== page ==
REPORTER: What does the Government know at present about the detection of radioactive cesium levels in rice from Date City, Fukushima Prefecture that exceed the regulation values?

CHIEF CABINET SECRETARY FUJIMURA: In tests being conducted by the Fukushima Prefectural government, radioactive cesium levels were newly detected that exceed the Government's regulation values in rice produced in Date City. I have been told that shipping restrictions are now being considered for brown rice grown in the former Oguni Village of Date City and in the former Tsukidate Town of Date City, just as they were for the former Oguni Village of Fukushima City. Fukushima Prefecture is currently carrying out an emergency survey, and we will continue to implement an appropriate response while carefully examining the situation, including the results of the prefecture's survey.

REPORTER: On the same topic, nine kilograms of that rice has already been sold to consumers at markets. The last time this happened you reassured us by telling us that the rice in question had not been distributed. What is your response to this situation, however, now that the rice has actually been sold?

CHIEF CABINET SECRETARY FUJIMURA: The prefecture is currently carrying out a tracking survey to confirm that the nine kilograms of rice were actually sold, so I would like to wait for those results before answering.


REPORTER: This question is with regard to the issue of rice. The survey currently being carried out by Fukushima Prefecture is a sample survey. Does Fukushima Prefecture or the national government intend to consider frameworks such as for surveying all bags of rice in the future?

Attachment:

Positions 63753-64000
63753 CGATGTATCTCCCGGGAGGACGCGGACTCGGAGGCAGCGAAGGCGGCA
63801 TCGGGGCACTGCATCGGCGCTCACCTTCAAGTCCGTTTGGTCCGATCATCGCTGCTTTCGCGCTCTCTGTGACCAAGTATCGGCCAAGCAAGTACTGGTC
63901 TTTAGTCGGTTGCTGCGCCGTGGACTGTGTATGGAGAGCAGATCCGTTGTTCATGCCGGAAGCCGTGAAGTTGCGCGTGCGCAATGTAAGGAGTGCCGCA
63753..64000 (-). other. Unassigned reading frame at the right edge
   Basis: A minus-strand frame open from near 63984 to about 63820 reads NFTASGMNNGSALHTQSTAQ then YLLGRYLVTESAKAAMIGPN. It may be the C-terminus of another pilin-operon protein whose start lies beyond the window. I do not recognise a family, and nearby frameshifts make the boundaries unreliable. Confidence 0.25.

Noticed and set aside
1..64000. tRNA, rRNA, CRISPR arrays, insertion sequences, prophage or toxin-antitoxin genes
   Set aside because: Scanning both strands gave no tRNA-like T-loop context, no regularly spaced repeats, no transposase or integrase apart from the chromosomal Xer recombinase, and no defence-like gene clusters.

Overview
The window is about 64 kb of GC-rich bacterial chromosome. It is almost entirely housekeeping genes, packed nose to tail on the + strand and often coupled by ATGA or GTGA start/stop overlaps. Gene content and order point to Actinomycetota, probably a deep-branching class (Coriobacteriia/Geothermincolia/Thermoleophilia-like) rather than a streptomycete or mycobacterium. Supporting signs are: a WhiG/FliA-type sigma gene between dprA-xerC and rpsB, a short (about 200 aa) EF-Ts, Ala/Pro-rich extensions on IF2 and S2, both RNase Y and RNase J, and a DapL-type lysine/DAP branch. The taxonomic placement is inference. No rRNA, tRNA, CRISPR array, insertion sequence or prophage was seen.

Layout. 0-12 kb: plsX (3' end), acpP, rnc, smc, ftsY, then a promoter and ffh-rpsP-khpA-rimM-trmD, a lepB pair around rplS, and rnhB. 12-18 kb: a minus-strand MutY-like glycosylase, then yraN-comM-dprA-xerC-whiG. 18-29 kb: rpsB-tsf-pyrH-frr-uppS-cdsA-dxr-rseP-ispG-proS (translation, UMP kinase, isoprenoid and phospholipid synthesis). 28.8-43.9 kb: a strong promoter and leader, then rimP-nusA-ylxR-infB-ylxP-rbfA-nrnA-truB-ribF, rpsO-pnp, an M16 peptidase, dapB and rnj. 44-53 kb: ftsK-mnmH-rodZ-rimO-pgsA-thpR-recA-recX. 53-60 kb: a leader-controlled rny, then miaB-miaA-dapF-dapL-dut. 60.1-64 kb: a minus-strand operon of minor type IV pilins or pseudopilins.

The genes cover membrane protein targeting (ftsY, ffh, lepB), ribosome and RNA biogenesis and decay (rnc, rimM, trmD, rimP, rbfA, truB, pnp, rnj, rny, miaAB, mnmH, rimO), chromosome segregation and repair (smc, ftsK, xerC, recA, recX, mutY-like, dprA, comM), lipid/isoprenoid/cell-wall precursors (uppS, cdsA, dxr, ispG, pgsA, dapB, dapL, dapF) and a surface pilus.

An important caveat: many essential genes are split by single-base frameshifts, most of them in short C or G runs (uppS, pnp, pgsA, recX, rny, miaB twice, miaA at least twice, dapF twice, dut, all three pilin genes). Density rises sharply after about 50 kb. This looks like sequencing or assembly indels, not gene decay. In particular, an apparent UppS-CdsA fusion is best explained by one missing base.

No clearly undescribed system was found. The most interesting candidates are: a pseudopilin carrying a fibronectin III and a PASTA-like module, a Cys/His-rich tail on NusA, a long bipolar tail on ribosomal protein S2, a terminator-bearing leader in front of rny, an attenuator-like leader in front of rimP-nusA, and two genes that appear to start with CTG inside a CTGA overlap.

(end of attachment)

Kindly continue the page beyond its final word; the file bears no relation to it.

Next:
CHIEF CABINET SECRETARY FUJIMURA: Now, Fukushima Prefecture is carrying out an emergency survey on 12 former municipalities in Fukushima, Date, Soma, and Iwaki Cities. As of yesterday, fliers had been distributed in the areas being surveyed requesting them to refrain from shipping rice until the survey results are available. That is where we stand at present, and we will form a future response based on the results of these surveys.

REPORTER: A local television network has reported that there is anticipation that Canada will withdraw from the Kyoto Protocol in December. Canada's withdrawal may impact on the frameworks that contain set numerical targets for developed countries. What is the Government's reaction to this development?

CHIEF CABINET SECRETARY FUJIMURA: First of all, it has been conveyed that the Foreign Minister denies this news from Canada. As the Prime Minister also commented today, from the perspective of contributing to the international community, Japan intends to meet its target of reducing emissions by 6% during the first commitment period. The decision made today, which has already been reported, is that Japan will not participate in setting targets for the second commitment period, as it does not contribute to constructing a comprehensive framework for the future. Canada, however, has yet to provide a clear stance on this issue, so I would like to refrain from commenting for the time being.